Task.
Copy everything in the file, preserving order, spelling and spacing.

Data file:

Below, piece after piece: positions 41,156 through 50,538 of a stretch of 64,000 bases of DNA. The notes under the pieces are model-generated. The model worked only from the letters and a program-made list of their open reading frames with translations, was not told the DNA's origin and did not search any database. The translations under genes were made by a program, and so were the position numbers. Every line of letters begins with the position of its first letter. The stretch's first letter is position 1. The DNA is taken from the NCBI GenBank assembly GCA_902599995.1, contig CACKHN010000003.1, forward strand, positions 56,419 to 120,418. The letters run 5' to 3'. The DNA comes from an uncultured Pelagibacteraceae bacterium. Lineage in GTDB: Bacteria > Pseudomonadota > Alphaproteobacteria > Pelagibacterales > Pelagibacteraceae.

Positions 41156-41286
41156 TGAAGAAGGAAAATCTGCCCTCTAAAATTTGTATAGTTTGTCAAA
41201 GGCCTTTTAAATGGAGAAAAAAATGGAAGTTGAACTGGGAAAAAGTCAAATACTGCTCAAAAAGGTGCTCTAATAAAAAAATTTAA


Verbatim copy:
Below, piece after piece: positions 41,156 through 50,538 of a stretch of 64,000 bases of DNA. The notes under the pieces are model-generated. The model worked only from the letters and a program-made list of their open reading frames with translations, was not told the DNA's origin and did not search any database. The translations under genes were made by a program, and so were the position numbers. Every line of letters begins with the position of its first letter. The stretch's first letter is position 1. The DNA is taken from the NCBI GenBank assembly GCA_902599995.1, contig CACKHN010000003.1, forward strand, positions 56,419 to 120,418. The letters run 5' to 3'. The DNA comes from an uncultured Pelagibacteraceae bacterium. Lineage in GTDB: Bacteria > Pseudomonadota > Alphaproteobacteria > Pelagibacterales > Pelagibacteraceae.

Positions 41156-41286
41156 TGAAGAAGGAAAATCTGCCCTCTAAAATTTGTATAGTTTGTCAAA
41201 GGCCTTTTAAATGGAGAAAAAAATGGAAGTTGAACTGGGAAAAAGTCAAATACTGCTCAAAAAGGTGCTCTAATAAAAAAATTTAA